Fraunhofer ISE unveils medium-voltage string inverter

Fraunhofer ISE’s medium-voltage string inverter offers the promise of lower PV system costs. Image: Fraunhofer ISE.

Researchers at Germany’s Fraunhofer Institution for Solar Energy Systems (ISE) have launched a new medium-voltage string inverter aimed at large-scale power plants.

The research body claimed the concept is a world-first for string inverters, using silicon carbide semiconductors to enable output voltage to be increased to 1,500V at 250kVA and potentially paving the way for significant cost savings on system components such as cables.

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In a statement about the launch, Fraunhofer ISE said: “Modern PV string inverters have an output voltage of between 400VAC and 800VAC. Although the output of power plants is steadily growing, voltage has not yet been increased. There are two reasons for this: first, building a highly efficient and compact inverter based on silicon semiconductors is a challenge. Second, there are currently no PV-specific standards that cover only the low-voltage range (max. 1,500Vdc/1,000Vac).”

Under the so-called MS LeiKra project, funded by the German Federal Ministry for Economic Affairs and Climate Action (BMWK), Fraunhofer ISE, in collaboration with Siemens and Sumida, said it had developed an inverter that enables the output voltage to be increased to the medium-voltage range (1,500V) at 250 kVA.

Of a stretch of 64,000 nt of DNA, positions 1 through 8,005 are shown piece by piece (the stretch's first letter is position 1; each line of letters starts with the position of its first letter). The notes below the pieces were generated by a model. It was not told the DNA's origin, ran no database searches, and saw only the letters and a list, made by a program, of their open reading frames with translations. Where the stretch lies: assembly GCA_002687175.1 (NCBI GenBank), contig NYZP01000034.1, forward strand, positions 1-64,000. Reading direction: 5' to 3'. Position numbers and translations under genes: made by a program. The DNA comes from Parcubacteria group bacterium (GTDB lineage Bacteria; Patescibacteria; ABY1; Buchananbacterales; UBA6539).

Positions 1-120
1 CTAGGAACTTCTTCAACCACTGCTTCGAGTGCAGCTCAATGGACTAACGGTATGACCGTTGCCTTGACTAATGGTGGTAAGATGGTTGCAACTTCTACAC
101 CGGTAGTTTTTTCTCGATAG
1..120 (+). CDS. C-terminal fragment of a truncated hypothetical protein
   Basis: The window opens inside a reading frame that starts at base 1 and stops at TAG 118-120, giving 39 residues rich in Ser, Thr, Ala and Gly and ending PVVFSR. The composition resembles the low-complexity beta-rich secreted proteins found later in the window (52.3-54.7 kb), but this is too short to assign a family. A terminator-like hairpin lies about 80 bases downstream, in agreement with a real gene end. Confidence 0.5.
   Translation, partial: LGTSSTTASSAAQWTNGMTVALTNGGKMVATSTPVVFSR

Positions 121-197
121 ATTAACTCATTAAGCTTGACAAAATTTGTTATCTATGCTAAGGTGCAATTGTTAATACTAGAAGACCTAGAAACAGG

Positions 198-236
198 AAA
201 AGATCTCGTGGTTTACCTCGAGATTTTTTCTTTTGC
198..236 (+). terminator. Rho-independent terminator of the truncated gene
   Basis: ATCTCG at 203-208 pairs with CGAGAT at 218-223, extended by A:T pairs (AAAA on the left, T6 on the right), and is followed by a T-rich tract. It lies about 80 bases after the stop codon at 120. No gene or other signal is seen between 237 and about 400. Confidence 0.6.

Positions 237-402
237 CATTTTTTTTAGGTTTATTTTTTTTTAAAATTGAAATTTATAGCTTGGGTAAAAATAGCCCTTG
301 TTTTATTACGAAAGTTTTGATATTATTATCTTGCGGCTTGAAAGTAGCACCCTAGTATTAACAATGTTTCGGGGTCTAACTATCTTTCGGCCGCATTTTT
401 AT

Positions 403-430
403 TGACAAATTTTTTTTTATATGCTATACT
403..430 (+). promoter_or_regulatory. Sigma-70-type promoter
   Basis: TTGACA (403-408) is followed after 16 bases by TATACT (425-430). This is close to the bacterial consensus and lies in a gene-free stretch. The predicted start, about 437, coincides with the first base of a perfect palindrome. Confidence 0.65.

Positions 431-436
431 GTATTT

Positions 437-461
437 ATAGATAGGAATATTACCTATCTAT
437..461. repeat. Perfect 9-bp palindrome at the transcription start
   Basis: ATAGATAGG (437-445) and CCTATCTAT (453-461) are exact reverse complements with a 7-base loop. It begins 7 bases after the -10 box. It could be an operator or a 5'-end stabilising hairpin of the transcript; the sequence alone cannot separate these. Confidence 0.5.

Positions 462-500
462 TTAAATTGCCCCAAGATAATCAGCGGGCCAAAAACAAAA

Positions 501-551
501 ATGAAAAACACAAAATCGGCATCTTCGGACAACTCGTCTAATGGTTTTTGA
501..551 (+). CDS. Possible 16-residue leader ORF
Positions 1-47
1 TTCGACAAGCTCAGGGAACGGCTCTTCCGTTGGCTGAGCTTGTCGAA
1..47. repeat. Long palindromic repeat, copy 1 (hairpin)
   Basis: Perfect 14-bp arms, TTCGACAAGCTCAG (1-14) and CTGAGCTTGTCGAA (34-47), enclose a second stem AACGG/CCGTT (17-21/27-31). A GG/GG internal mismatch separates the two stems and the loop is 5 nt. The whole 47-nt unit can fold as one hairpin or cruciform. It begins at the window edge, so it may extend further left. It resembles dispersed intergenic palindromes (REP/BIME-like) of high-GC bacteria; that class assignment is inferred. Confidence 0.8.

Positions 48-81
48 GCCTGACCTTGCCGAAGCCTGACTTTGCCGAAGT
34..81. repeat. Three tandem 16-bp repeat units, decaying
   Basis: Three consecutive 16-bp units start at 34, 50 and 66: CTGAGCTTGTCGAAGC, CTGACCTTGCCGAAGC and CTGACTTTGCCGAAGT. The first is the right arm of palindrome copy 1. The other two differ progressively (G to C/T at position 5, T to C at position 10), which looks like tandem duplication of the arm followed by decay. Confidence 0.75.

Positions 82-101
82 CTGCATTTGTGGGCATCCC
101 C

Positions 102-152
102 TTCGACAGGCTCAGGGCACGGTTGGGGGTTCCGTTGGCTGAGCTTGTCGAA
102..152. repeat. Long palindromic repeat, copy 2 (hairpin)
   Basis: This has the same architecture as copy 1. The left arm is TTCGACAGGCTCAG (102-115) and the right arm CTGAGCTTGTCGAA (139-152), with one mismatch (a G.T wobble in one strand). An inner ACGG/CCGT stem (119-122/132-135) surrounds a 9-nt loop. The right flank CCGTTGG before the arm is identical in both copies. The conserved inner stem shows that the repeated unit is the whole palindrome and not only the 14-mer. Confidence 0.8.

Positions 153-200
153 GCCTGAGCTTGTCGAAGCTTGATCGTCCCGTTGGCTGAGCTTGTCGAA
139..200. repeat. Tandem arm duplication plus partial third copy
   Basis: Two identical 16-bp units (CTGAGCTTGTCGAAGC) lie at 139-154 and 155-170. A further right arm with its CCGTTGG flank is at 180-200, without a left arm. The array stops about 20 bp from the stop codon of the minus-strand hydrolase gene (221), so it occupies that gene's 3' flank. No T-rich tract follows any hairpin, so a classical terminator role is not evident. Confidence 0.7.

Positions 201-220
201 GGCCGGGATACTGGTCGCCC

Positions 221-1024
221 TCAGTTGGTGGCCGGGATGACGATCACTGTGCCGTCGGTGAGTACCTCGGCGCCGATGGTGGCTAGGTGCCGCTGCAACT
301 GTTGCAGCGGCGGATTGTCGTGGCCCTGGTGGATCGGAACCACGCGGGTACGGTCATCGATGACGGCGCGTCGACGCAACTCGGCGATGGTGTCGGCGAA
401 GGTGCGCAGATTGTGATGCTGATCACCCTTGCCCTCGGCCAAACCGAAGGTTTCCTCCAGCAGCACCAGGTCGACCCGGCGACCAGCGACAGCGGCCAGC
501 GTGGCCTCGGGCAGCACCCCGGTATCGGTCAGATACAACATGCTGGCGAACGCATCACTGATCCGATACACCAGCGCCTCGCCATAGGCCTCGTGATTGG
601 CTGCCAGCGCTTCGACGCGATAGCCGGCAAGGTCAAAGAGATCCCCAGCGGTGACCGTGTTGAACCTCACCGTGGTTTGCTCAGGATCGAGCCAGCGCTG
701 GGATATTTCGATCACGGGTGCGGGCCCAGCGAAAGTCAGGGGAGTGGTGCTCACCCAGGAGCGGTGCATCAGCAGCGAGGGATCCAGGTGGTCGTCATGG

It said that central to this achievement is the use of silicon carbide semiconductors, which have a higher blocking voltage. The inverter also employs a more efficient cooling concept using heat pipes, which reduces the amount of aluminium required.

Lower system costs

Higher voltages mean smaller cables, resulting in lower consumption of copper. Image: Fraunhofer ISE.

Increasing the voltage also helps reduce the use of other resources, particularly copper. According to Fraunhofer ISE, at a typical output voltage of 800Vac, a 250kVA string inverter requires cables with a cross section of 120mm2; at the higher voltage that can be reduced to 35mm2, cutting copper use by up to 700 kilograms per kilometre of cable, according to Fraunhofer ISE.

“Our resource analyses show that in the medium term, the electrificiation of the energy system will lead to copper becoming scarce. Increasing the voltage allows us to save valuable resources,” said Fraunhofer ISE director Andreas Bett.

The project team has successfully connected the new inverter to the medium-voltage grid and is now seeking solar farm developers and grid operators to test the new concept in the field.

Alongside developing the new technology, the project team has begun working on new PV-specific standards for the medium voltage. Current standards only cover the lower-voltage range.

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